A ranty, funny, dead-serious intersectional feminist blog.

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Self-Care Bingo—Play With Yourself for Better Health!

I don’t know about you, I have a hell of a time remembering to practice self-care, and I’ve heard the same from a lot of the people I interact with online. Many of us spend a lot of time and energy online fighting for causes we care about at the expense of our mental and physical health and while we know that we need to pause and do things that are just for us—things like social media breaks, playing with the dog, listening to music, or just DRINKING SOME DAMNED WATER—it can be really hard to do so.

That’s why I created SELF-CARE BINGO!

SCB2

New and improved!

It’s like an act of self-care I can share with all of you. Yay!

The symbols are intended as prompts. For example, I live in Seattle, so there are many days (weeks, months) when getting sunshine is just not in the cards, but I can get outside and breathe some fresh air or use my little full-spectrum light thingy. Not into knitting? Do the craft you love. Already hugged your dog today? Tickle your cat or throw a ball for your ferret. The possibilities are endless!

I’ve got my SCB card printed out and ready to mark up even as I type this. See?

Proof!

Proof!

Let’s do some self-care, people.


Note: The SCB card above is a new and improved version updated post publication. You can find the old one here and a safe-for-work version here.

PSA: Abusive commenters will be deleted and banned, so kindly piss off in advance. (Comment Policy)

American Girl: Representation Matters

image: Flickr user terren in Virginia

image: Flickr user terren in Virginia

I missed out on American Girl dolls, and somehow my daughter did, too. But for many women and girls in the US, they were and continue to be a big part of growing up. Their historical character dolls offer a glimpse into the lives of girls who lived through different times and also encourage a love of reading (each comes with a book detailing her adventures). Some characters get “sidekicks,” and each year American Girl releases a “Girl of the Year” doll. That’s a lot of opportunities to give little girls a chance to see themselves represented among other American Girls.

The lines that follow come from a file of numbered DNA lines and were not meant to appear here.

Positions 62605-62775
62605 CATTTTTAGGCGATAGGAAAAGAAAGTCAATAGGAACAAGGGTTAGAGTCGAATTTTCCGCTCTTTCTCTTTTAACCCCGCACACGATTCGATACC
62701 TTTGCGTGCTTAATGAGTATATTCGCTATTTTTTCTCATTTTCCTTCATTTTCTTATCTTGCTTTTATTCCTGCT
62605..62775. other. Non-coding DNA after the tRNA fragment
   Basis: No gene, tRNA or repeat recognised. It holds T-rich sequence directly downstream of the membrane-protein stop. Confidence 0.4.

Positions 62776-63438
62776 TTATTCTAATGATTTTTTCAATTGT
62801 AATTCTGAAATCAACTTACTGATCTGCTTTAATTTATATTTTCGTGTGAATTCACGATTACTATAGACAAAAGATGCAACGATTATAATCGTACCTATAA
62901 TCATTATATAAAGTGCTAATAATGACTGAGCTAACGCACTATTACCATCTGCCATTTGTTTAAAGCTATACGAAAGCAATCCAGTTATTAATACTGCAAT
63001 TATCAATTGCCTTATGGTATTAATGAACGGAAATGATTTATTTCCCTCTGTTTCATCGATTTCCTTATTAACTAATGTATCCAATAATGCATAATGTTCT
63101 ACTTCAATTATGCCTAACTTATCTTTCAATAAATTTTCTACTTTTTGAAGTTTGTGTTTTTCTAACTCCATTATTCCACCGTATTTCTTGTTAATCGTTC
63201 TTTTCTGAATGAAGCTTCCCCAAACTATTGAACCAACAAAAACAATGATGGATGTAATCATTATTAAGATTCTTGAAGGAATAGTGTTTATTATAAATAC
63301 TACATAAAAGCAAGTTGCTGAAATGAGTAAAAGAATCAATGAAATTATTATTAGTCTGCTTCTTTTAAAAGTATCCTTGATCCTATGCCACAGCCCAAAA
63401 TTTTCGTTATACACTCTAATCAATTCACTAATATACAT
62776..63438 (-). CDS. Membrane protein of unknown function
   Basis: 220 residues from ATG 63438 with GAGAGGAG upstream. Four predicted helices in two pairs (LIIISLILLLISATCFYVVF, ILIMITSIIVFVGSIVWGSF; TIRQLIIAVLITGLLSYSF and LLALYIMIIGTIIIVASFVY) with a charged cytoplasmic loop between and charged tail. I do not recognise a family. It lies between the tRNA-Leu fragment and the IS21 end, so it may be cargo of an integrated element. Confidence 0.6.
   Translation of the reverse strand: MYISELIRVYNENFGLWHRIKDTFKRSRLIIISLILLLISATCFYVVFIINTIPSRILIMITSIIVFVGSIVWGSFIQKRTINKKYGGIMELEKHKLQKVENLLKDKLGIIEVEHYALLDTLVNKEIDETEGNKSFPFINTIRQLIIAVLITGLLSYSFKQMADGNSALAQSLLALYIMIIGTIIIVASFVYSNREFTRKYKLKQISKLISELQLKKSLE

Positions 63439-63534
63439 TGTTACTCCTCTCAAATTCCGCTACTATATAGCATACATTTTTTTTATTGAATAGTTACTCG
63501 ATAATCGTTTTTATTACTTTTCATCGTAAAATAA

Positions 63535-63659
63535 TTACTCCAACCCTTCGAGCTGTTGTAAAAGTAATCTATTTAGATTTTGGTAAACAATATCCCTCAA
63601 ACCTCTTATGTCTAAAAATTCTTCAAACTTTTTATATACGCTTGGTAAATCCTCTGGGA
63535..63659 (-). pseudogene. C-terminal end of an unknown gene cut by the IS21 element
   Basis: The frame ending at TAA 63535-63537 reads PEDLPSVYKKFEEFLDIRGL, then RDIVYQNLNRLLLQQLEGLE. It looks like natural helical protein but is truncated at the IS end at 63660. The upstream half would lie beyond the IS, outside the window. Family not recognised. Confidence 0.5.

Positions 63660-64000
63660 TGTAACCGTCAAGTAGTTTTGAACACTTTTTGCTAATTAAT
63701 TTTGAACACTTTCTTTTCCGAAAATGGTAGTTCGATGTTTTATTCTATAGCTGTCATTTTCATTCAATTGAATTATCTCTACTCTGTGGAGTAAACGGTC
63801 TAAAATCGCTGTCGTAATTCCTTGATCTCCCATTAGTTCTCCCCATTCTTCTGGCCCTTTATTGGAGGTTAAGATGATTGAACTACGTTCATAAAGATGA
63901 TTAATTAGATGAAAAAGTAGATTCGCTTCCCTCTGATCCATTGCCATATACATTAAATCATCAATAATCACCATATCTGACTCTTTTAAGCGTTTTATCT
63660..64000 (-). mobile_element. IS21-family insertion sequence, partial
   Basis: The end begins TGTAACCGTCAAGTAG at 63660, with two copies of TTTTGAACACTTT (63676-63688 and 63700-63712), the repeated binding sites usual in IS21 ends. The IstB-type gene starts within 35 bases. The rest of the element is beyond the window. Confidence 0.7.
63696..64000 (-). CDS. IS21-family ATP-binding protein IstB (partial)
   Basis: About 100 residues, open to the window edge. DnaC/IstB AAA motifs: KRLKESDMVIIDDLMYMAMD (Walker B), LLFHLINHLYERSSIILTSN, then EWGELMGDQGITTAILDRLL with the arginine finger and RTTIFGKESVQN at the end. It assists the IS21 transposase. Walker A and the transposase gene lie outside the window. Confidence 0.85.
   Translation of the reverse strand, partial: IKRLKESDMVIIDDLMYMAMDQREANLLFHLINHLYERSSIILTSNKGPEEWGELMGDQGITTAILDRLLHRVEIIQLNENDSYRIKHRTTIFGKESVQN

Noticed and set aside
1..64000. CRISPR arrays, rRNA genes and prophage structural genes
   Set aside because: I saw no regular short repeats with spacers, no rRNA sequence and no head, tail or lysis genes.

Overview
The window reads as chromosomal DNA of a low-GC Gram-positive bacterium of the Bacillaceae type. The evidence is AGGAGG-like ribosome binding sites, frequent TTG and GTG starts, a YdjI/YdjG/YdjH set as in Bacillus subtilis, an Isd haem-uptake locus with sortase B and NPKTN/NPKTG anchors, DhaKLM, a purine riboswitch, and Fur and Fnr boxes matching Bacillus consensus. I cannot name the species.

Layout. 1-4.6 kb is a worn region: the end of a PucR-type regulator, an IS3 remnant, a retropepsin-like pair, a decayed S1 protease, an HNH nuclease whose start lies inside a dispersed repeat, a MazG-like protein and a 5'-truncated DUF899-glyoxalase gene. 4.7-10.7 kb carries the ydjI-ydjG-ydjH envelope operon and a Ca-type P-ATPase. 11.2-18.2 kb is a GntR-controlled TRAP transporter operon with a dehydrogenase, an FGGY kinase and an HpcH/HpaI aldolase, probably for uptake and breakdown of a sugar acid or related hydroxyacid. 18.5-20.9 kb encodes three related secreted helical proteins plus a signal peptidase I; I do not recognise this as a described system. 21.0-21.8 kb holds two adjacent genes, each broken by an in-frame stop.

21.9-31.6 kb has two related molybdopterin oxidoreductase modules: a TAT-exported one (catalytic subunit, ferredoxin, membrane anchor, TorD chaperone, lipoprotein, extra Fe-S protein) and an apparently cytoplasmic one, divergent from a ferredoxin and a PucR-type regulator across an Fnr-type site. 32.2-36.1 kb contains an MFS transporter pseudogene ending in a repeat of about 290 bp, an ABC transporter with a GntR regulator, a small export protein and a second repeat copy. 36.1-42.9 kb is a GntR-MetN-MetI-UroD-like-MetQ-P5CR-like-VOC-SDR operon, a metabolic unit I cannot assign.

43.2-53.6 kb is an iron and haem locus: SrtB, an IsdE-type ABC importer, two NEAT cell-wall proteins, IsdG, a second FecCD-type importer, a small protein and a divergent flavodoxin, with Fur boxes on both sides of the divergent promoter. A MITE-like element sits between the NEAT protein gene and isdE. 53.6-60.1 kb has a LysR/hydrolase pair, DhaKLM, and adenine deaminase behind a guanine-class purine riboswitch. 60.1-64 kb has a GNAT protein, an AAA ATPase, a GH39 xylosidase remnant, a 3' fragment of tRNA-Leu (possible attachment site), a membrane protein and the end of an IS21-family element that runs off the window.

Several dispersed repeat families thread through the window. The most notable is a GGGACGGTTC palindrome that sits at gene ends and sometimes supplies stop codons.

But the overwhelming majority of historical character, sidekick, and “Girl of the Year” dolls have one thing in common: they are white and able-bodied.

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Girls of the year 2001-2010. Note that Sonali is a sidekick.

The line of My American Girl dolls, which lets girls order “dolls that look like me,” offers three skin tone choices: light, medium, and dark. There are nearly forty “My American Girl” models on offer to real American girls, but a look at the site reveals that girls who don’t have “light skin” get far fewer choices.

Screen Shot 2015-01-03 at 11.16.02 AM

That’s twenty-eight eye color, hairstyle, and hair color combination choices for little white girls, including dolls with freckles, so if you’re a little white girl, you’ll have no trouble finding a doll that looks a lot like you. Little dark-skinned girls choose from four dolls (aka hairstyles). Little girls with “medium skin” have a few more choices when it comes to hair and eye combos, though all but one of these dolls uses the same face mold as the “light skin” dolls. No freckles for brown and black girls. And no “dolls that look like you” for little Asian girls. In other words, not much diversity happening here.

L to R: light skin, dark skin, medium skin